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Less government is the solution - Pueblo Chieftain

The truth about ‘I’m with her’ – CNN

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COMMENTARY: A pandemic prompts the return of the tea party – The Daily World

By Rich Lowry

Its 2009 again, or feels like it.

That was when spontaneous, grassroots protests against overweening government sprang up and were widely derided in the media as dangerous and wrong-headed.

The protesters then were inveighing against Obamacare; the protestors now are striking out against the coronavirus lockdowns.

The anti-lockdown agitation shows that, despite the revolution in Republican politics wrought by President Donald Trump, opposition to government impositions is deeply embedded in the DNA of the right, and likely will reemerge even more starkly if former Vice President Joe Biden is elected president.

The tea party that was so powerful in the Obama years, roiling Republican Party politics and making stars out of the likes of Marco Rubio and Ted Cruz, sputtered out and was subsumed by the Trump movement in 2016.

The emphasis on constitutionalism, opposition to deficit spending, and American exceptionalism gave way to an emphasis on American strength, opposition to immigration, and nationalism.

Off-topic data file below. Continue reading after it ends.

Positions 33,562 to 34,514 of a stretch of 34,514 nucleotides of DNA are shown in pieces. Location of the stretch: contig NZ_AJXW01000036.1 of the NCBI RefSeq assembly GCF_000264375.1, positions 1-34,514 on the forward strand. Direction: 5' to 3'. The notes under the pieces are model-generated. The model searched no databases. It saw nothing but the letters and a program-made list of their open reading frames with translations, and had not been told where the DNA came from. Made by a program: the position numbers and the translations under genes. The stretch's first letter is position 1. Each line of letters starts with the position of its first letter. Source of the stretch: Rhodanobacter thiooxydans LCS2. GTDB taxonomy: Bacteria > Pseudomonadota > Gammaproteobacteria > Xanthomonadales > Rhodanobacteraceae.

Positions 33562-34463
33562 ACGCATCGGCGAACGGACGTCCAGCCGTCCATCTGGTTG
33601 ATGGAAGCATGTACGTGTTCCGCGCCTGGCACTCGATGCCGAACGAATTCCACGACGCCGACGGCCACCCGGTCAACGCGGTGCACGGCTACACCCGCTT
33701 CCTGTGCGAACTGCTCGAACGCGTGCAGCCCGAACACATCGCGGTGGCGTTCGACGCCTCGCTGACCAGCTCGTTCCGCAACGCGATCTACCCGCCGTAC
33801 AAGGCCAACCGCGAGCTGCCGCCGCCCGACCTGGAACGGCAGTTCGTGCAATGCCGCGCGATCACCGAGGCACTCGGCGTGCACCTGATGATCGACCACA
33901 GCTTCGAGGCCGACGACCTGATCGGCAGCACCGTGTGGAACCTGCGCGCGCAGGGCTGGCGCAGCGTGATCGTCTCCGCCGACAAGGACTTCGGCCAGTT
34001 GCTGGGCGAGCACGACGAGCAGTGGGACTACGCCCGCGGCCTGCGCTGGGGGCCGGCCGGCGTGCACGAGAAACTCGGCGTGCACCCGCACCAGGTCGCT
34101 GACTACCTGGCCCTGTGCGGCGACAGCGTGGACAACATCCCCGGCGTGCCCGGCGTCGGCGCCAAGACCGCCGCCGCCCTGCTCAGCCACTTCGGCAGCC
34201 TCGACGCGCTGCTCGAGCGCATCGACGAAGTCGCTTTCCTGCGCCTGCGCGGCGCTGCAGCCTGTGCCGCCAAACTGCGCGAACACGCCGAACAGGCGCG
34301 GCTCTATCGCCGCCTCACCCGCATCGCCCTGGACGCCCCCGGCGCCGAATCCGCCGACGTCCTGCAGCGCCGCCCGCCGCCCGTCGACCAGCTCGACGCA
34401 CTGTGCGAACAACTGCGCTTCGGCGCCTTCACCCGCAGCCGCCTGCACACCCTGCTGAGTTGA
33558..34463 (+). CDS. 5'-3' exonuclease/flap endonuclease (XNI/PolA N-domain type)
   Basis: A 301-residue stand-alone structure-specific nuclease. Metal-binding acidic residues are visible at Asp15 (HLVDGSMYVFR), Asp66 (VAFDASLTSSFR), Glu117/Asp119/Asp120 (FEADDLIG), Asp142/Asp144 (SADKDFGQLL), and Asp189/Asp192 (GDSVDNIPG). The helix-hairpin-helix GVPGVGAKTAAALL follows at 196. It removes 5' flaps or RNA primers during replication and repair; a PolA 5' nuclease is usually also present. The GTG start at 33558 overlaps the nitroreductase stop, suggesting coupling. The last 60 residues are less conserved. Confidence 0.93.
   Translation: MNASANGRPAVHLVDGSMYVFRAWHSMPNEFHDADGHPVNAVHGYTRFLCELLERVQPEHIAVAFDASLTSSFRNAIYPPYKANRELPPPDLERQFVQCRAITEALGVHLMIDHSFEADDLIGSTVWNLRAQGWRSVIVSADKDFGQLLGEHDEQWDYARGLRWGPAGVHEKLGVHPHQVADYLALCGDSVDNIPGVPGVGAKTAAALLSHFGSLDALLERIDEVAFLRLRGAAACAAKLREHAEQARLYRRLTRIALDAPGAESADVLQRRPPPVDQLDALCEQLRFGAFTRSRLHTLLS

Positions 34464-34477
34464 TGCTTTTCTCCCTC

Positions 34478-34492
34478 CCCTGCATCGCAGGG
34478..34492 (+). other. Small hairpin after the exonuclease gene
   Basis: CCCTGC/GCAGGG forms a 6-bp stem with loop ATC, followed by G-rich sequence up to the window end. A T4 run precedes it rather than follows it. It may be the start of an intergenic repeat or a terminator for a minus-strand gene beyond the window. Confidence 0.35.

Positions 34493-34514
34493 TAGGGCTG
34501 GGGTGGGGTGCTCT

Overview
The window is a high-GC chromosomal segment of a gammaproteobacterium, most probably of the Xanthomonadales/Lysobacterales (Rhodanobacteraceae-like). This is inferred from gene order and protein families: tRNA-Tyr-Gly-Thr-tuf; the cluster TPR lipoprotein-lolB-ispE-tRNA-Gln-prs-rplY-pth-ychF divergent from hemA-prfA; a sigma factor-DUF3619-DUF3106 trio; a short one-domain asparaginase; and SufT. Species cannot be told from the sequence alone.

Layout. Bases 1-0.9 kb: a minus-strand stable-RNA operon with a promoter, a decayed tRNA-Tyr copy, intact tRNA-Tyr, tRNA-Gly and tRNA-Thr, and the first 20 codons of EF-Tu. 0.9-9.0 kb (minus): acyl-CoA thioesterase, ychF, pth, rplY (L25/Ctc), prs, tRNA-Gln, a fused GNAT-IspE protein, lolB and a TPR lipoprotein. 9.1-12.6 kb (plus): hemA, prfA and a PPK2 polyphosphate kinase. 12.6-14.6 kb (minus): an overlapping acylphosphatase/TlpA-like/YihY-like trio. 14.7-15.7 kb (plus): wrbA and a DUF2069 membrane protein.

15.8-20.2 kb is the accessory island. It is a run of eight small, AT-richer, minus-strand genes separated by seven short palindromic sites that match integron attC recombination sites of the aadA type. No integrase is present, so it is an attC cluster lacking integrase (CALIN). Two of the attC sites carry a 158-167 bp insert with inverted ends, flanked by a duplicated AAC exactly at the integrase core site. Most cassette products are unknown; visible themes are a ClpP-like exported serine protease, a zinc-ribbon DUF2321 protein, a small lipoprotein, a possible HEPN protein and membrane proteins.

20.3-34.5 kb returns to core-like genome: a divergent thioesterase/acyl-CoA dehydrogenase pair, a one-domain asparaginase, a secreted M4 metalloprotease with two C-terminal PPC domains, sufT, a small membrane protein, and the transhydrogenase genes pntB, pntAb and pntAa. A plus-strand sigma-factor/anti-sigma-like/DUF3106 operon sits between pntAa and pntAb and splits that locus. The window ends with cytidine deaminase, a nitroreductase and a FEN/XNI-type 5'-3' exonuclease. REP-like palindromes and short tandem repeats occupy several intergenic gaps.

The differences shouldnt be exaggerated the tea party was opposed to amnesty for undocumented immigrants and Trump has faithfully nominated constitutionalist judges. The tea party, like Trump, hated the mainstream media with a passion. But the shift from an overwhelming focus on fiscal issues to Trumpian cultural politics was very real.

The change was exemplified by the House Freedom Caucus, founded in 2015 and defined by its hard line on government spending, reliably lining up behind Donald Trump who has pursued a notably expansionary fiscal policy with huge budget deficits even before the coronavirus crisis.

The intellectual fashion among populists and religious traditionalists has been to attempt to establish a post-liberty or post-liberal agenda to forge a deeper foundation for the new Republican Party. Instead of obsessing over freedom and rights, conservatives would look to government to protect the common good.

This project, though, has been rocked by its first real-life encounter with governments acting to protect, as they see it, the common good.

One of its architects, the editor of the religious journal First Things, R.R. Reno, has sounded like one of the libertarians he so scorns during the crisis. First, he complained that he might get shamed if he were to host a dinner party during the height of the pandemic, although delaying a party would seem a small price to pay for someone so intensely committed to the common good.

More recently, he went on a tirade against wearing masks. Reno is apparently fine with a much stronger government, as long as it never issues public-health guidance not to his liking.

Reno has published vituperative attacks on the conservative writer (and my friend and former colleague) David French, supposedly for having a blinkered commitment to classical liberalism. But it is the hated French who has actually tried to thoughtfully balance liberty and the common good during the crisis, favoring the lockdowns at first and favoring reopening now that the lockdowns goals have been achieved.

Whats happened during the lockdowns is that the natural distrust that populists have of experts has expressed itself in opposition to government rules. Being told what to do by epidemiologists and government officials wielding all-caps SCIENCE as their authority has been enough to bring tea party-era liberty back in vogue.